Both renowned surgeons and both passionate about their work, Mila and Javier have been in love for years. They take great care to preserve their extraordinary love and refuse to succumb to the mundane daily life. After Mila’s unexpected pregnancy drives Javier into heavy drinking, their relationship is under serious threat. But Javier is ready to do whatever it takes to win her back.


16 August, 2012 | By Lisa Nesselson

Intense, earnest and perilously close to over-the-top, A Monkey On My Shoulder (A Coeur Ouvert) is a frustratingly uneven Days of Wine and Roses meets open heart surgery. Juliette Binoche and Edgar Ramirez (Carlos) deliver feral, unbridled performances as lusty, playful husband-and-wife heart surgeons who specialize in transplants although he’s a hopeless alcoholic.

At first the melodrama holds together reasonably well even though the tug of Love and Death is laid on with a trowel. But as their buoyant relationship deteriorates, one does want to shout at the screen: “Physicans! Heal thyselves!”

One of at least 10 films in the French release schedule this summer that happens to have been scripted and directed by a French woman, Marion Laine’s sophomore feature is watchable but not satisfying.

   

“We eat too much, drink too much, screw too much and don’t get enough exercise,” says Mila (Binoche). She and Javier (Ramirez) are heart surgeons by day, renegade skinny dippers by night. When they’re not doing transplants (several docu-style close-ups are not for the squeamish), they’re cavorting like teenagers despite a decade of marriage. They’re truly, madly, deeply smitten and can’t keep their hands off each other.

Mila - who, like many a heart surgeon, has a monkey tattooed astride one ear - is unconditionally in love. No words or actions, however harsh, can dent her deep-seated complicity with Javier for long. As his alcohol habit eats away at his judgment centers, Javier is increasingly prone to jealous, possessive and irresponsible imaginings.

Although he’s as brilliant as ever - he’s the one who set up the transplant unit - and his hands are still steady, co-workers file complaints. Javier is banned from operating, which gives him more time to drink.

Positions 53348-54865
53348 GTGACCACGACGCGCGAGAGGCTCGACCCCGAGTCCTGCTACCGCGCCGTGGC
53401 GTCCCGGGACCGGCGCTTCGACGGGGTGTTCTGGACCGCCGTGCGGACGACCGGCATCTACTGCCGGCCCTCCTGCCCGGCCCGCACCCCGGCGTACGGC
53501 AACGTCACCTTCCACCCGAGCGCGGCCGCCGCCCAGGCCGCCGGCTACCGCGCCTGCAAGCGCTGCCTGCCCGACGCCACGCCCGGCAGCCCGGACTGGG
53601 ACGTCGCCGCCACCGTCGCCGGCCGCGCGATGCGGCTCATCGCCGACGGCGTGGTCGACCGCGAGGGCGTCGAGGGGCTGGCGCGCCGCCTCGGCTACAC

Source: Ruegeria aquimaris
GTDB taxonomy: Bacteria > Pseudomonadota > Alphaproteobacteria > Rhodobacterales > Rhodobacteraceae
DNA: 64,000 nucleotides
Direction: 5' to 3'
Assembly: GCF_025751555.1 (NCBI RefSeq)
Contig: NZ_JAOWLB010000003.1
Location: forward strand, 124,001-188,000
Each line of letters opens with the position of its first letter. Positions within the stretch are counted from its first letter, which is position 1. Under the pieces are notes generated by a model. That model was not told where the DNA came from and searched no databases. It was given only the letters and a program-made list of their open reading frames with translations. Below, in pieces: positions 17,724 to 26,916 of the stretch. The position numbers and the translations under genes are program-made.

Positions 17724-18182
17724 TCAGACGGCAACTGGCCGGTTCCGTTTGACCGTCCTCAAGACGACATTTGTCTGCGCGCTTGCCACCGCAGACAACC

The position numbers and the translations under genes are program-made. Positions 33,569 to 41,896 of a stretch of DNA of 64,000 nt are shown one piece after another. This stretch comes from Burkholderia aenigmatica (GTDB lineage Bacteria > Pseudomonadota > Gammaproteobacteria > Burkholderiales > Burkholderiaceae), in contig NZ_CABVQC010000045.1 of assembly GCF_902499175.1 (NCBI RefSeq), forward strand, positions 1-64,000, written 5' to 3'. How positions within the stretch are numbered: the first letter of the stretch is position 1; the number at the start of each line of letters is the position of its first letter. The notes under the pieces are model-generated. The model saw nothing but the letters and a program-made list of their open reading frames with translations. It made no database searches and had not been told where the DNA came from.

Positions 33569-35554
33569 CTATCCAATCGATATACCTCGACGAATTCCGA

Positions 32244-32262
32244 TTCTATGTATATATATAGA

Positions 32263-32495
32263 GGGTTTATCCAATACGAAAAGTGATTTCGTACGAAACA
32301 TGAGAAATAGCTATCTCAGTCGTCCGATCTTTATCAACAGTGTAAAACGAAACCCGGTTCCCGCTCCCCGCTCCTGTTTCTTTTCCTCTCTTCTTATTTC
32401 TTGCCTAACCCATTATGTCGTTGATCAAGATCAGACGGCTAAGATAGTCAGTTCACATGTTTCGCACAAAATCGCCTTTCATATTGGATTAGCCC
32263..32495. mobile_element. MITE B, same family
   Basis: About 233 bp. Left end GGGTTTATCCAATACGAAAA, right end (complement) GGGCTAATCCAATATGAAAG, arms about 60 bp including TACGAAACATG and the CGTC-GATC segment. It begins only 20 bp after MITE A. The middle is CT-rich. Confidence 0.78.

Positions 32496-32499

Like many medical specialists, Mila seems to have forgotten where babies come from. When she offhandedly complains to the staffgynecologist that she’s been plagued by nausea, the lady doc asks “Have you been taking the pills I prescribed?” “Most of the time,” says Mila.

Mila schedules an abortion. She and Javier never wanted kids to disrupt their carnal idyll. But Javier now wants the child - or thinks he does. Wearing rose-coloured blinkers, Mila is prepared to make radical sacrifices to boost her beloved’s fragile self-esteem.

Laine was keen to work with Ramirez and it was he who suggested Binoche. Are they convincing as eternal lovebirds? Yes. As heart surgeons? Not really, although both leads are conscientiously acting up a storm while endeavouring to dodge overly spelled out symbolism.

Mila’s attitude toward her accidental pregnancy is one of the more original aspects of the tale. She sees her condition as a mistake to be rectified pronto. Although she saves lives for a living, she couldn’t care less about creating a dependent life form of her own. Dream-like sequences in the final stretch have visual oomph but feel closer to a cop-out than a gutsy narrative solution. 

 

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